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Vol. 2 No. 1:4
doi: 10:3823/222

Perceived barriers of cervical cancer
screening among women attending
Mahalapye district hospital, Botswana
C M Ibekwe, MBBS, MPH1, M E Hoque MSc2,
B Ntuli-Ngcobo, MSW, MPH3, M E Hoque, MSc4

Abstract
Title: Perceived barriers of cervical cancer screening among women attending Mahalapye district hospital, Botswana
Background: Cervical cancer is a serious cause of mortality and morbidity among
women in less developed countries including Botswana. The objectives of the study
were to describe the women’s perceived barriers to cervical cancer and their association with socio-demographic characteristics.
Methods and findings: A cross-sectional hospital based study was conducted by
a questionnaire survey with a total of 300 participants selected by convenience sampling techniques. The results of participants’ demographics and outcome variables
were summarized using descriptive summary measures: expressed as mean (SD) for
continuous variables and percent for categorical variables. The chi-square test was
used to find an association between categorical variables. Participants’ mean age was
37years (SD=11). Cervical cancer screening rate was 39%. More than two-thirds (68%)
of the participants believed that cervical cancer screening was not embarrassing.
Less than half (48%) mentioned that doing cervical cancer screening did not suggest someone was having sex. More than half (55.5%) of the participants who never
screened either strongly disagreed or disagreed that cervical cancer screening was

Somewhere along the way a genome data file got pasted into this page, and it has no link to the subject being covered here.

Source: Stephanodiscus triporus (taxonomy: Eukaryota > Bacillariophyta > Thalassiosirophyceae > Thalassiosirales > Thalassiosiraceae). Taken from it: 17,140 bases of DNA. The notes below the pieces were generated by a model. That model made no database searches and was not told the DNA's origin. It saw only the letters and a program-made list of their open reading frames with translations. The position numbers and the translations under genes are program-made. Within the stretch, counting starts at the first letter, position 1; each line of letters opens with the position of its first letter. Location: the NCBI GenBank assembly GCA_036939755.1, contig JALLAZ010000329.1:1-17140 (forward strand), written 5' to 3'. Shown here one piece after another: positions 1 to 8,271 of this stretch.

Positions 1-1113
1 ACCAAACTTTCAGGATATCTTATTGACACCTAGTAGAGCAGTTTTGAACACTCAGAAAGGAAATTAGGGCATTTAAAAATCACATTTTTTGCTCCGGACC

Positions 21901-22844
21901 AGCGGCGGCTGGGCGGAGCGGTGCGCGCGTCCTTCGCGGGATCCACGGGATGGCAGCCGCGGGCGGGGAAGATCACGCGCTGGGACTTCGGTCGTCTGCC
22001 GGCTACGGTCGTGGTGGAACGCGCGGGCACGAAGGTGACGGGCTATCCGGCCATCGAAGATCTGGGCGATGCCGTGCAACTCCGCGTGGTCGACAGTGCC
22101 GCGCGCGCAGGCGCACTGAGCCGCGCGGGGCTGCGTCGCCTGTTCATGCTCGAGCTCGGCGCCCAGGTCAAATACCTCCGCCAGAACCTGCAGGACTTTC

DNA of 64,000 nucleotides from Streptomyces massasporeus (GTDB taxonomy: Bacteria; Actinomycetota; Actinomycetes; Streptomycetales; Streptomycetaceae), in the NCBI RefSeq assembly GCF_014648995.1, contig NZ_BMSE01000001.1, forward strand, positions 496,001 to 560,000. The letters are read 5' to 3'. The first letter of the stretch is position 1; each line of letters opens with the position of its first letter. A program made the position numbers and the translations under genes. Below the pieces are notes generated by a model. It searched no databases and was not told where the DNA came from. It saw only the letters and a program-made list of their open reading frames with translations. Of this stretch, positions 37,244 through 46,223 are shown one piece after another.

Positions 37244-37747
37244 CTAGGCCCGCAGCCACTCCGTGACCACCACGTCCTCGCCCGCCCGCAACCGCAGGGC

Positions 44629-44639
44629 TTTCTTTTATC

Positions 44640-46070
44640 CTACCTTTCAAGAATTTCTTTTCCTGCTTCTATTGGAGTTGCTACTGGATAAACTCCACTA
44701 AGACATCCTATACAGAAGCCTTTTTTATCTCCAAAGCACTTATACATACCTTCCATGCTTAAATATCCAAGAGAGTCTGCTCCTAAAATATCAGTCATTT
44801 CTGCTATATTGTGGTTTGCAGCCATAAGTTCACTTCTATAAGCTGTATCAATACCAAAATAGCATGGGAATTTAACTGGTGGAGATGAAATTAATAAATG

painful. Among those never screened 66.3% either strongly agreed or agreed that
lack of information was a barrier to cervical cancer screening as opposed to 51.7% of
those that had screened. Forty four percent of the ever screened had high perceived
barriers and 60% of the never screened had low perceived barriers. No significant
association was found between perceived barriers for cervical cancer screening and
screening for cervical cancer (c2 = 0.153; p = 0.696).

Running head: Perceived barriers of cervical
cancer screening
1  Senior Medical Officer
Mahalapye District Hospital,
Box 49, Mahalapye,
Central District, Botswana.
Email: maquincy@yahoo.com
2  Lecturer, Department of Public Health
Faculty of Health Care Sciences
University of Limpopo (Medunsa Campus),
South Africa
Telephone: +27 012 5213093
E-mail: Muhammad_Hoque@embanet.com
3 Lecturer, Department of Public Health
Faculty of Health Care Sciences
University of Limpopo (Medunsa Campus),
South Africa
E-mail: Busi_Ntuli-Ngcobo@embanet.com
4 Corresponding Author:
Lecturer, Department of Public Health
Faculty of Health Care Sciences
University of Limpopo (Medunsa Campus),
South Africa
Telephone: +27 012 5213093
E-mail: Muhammad_Hoque@embanet.com

Limitations of the study: This study was limited by its cross-sectional design,
use of self-report, and convenience sampling.
Conclusion: The screening rate is still far too low compared to the National target
of greater than 75%. Most women do not especially point out perceived barriers
such as embarrassment, pain, lack of convenient clinic time, lack of information, etc,
as barriers to seeking cervical cancer screening. Therefore, more work needs to be
done aimed at decreasing perceived barriers to cervical cancer screening through